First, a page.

Social Media Should Not Replace In Person Communication

Like many things, social media has its pluses and minuses.
I suspect I’m like many when I say I enjoy Facebook for the convenience of being able to stay in touch with a wide variety of friends and family that I wouldn’t have been able to without the ease of social media.
From past work colleagues and classmates to neighbors and far flung family, Facebook enables me to catch glimpses of their lives and to share snippets of mine (mostly dog pics). It makes me feel at least nominally connected to people I care about but in all honesty would never have time to call, take to lunch or visit. It also enabled me to discover a fantastic song called “Debris” by the Faces, thanks to music guru Steve Martel (thanks Steve).
But there’s also a dark side to social media—where trolls, cyber bullies, rumors and outright lies thrive.
On balance, I’ll take the bad because I think the upside and potential of social media far outweighs the negative.
The good, bad and ugly of social media is being debated loudly these days in the wake of the strangest and most divisive election most of us have ever seen. I assiduously avoid national politics on my Facebook page but many of my friends on both sides of the gaping divide had a field day this cycle.
I watched in real time long standing relationships blow up over posts and comments and it saddened me.
I suspect a few Thanksgiving celebrations may have different rosters as a result of social media posts.
And it’s not just national elections that get us overheated. Local politics is also rife with anger and recrimination.
I keep an eye on this page in Boca that can get lively. I’ll shield the names to protect the innocent, but this was an exchange last week regarding a luxury hotel coming to town.
It follows a typical pattern.
Someone expresses happiness that a project is coming.
Someone else quickly replies that the project stinks, will ruin the city and create traffic jams.
The person, who was happy a second ago, replies that his neighbor should move if they don’t like what’s happening. Usually it’s not a polite: “why don’t you consider a locale where you might find bliss”, nope it’s typically a variation of “shut up and move if you don’t like it.”
And now we are off to the races: fighting words like: whining, greed and moron are exchanged and we descend from there until it finally burns out only to be rekindled when someone else joins in and expresses an opinion about how things “used to be” or the need for one thing or another. It’s exhausting and I’m not sure what it all adds up to.
Did we learn something?
Did we solve anything?
I think there’s some value in expression, but this kind of stuff hardly qualifies as dialogue.
I just finished an interesting book: “I’m right and you’re an Idiot” which explains why people get dug in and offers some insights into how to bridge divides and achieve some measure of civility and compromise.
One giant takeaway is that “facts” hardly matter—oh sure some people will change their mind if presented with evidence, but many won’t regardless of how much you throw at them. People do respond to stories and emotion, but typically once they adopt a narrative and a world view it’s hard to budge them. Social media only amplifies that human trait.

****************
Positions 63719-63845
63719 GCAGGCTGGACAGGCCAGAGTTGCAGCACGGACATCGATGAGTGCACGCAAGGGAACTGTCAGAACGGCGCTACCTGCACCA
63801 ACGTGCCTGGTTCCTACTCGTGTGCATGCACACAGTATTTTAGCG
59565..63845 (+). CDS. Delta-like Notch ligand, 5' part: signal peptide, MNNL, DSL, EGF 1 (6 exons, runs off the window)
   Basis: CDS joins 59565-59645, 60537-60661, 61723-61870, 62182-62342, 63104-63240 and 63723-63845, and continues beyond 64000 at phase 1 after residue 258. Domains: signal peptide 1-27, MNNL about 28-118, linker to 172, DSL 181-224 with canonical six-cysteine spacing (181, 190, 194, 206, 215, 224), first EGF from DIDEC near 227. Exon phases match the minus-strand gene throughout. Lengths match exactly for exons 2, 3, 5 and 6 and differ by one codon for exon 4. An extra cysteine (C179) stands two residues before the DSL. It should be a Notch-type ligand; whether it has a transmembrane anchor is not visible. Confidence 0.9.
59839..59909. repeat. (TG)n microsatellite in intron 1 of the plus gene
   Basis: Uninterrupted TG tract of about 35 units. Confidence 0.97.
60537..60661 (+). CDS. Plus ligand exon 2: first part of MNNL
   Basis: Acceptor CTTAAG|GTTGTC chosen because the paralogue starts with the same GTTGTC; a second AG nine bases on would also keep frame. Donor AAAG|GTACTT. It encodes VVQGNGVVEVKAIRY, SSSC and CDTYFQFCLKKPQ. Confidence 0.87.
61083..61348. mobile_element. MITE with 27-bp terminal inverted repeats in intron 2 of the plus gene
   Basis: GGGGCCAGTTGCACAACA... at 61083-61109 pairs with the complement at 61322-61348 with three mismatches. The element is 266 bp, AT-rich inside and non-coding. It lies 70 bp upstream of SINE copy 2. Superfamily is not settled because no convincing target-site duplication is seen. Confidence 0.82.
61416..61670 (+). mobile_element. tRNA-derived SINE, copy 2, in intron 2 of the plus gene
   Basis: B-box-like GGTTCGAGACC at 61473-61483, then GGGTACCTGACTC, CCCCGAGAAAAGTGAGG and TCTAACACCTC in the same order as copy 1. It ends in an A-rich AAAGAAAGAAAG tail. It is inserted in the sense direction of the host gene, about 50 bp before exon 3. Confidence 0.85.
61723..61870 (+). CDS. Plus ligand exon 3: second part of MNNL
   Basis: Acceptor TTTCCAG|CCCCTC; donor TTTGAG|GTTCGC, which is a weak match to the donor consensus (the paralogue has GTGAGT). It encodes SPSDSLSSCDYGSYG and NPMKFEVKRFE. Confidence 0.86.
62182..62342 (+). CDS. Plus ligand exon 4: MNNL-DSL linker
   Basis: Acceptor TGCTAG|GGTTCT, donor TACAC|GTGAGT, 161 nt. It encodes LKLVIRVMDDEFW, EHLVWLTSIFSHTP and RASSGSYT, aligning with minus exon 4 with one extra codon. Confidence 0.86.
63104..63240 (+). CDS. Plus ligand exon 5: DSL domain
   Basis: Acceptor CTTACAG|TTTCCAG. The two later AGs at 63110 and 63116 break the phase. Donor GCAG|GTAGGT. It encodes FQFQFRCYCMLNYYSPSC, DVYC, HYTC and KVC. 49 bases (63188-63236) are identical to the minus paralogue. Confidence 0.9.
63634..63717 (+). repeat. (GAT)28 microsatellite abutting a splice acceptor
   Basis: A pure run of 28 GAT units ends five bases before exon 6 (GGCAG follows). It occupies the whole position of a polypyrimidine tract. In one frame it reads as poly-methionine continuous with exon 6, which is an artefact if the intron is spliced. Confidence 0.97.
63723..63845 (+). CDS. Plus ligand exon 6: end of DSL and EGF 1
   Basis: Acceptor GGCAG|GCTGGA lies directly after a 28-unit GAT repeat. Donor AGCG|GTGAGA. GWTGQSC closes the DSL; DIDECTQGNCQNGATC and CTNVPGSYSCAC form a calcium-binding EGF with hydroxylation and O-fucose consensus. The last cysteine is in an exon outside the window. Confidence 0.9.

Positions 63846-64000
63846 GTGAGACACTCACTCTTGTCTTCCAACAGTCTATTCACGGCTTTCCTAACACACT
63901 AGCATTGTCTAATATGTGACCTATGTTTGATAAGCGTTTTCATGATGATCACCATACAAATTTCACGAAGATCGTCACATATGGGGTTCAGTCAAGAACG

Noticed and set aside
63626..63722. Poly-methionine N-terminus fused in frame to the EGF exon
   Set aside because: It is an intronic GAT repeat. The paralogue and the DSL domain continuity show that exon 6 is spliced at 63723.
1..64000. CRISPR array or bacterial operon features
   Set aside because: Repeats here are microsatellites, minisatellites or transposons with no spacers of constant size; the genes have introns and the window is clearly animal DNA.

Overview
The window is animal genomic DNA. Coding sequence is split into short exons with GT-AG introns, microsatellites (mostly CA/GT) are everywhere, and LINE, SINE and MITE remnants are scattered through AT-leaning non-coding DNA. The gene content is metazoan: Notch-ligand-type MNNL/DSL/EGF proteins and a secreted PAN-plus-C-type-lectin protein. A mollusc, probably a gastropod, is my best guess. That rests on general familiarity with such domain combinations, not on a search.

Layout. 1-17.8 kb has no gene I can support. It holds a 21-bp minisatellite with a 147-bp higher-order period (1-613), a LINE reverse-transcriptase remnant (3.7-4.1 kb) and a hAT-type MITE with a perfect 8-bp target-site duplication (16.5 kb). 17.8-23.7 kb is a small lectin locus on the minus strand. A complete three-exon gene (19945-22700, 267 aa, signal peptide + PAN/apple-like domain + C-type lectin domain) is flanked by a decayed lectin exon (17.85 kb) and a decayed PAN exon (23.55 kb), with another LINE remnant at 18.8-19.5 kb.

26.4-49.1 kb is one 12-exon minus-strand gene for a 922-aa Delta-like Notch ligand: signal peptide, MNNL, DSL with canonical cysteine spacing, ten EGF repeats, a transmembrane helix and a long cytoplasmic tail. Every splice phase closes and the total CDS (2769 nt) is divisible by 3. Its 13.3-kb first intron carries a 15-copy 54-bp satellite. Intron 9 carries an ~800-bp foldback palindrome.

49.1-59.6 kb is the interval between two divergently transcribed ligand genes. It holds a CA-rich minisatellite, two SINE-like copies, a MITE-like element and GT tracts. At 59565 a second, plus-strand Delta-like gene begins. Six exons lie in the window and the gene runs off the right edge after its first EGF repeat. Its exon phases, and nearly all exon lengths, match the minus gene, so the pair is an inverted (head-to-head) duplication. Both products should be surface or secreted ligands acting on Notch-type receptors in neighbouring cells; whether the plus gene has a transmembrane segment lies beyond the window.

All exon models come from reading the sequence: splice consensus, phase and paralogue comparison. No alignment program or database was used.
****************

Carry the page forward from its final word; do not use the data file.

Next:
I think social media is an amazing tool for a public official or anyone in a leadership position. I think if you are in office you should be using social media to connect to constituents and to explain your positions and also solicit input. But it is NOT a substitute for face to face human interaction and real life interaction.
A lot is lost online—we’ve all been burned by email, text messages and social media posts—because we can’t see body language or ask for clarification like we can when we are face to face.
I’ve been thinking a lot about this lately, as I’ve seen families fight and friends “defriend” and “block” each other.
Social media platforms have had an odd response to this difficult and complex environment.
Twitter has suspended accounts and has been blasted for doing so. The service says it is ridding the platform of hate speech; those who have been booted are crying censorship.
Facebook CEO Mark Zuckerberg has argued that “false news” (like the Pope endorsing Trump which was shared, liked and cited thousands of times) didn’t have an impact—in the next breath he’s selling advertising on his site because of its ability to influence decisions. Sorry, you can’t have it both ways. And yes, Facebook ads work. I can personally attest because I have sold a few books with Facebook ads and we have sold a bunch of hot sauce and beverages by promoting our brands on the site. Like it or not, Facebook is our water cooler these days. It matters.
I would just caution that we don’t limit all of our interactions to social media—there’s still room for meet ups, coffee with friends, group discussions etc. With augmented and virtual reality coming fast, we better leave room for face to face old-fashioned conversation.
We may not ever agree on whether a Mandarin Hotel is the right thing—but it’s not as easy to call someone a moron when he or she is sitting right in front of you.

Coda: A few words about anger.
Social media has the ability to spread a lot of happiness and laughter—and it can also make you angry.
Regardless, there’s no doubt that social media can affect your mood and may affect your behavior in the real world. We need to chill.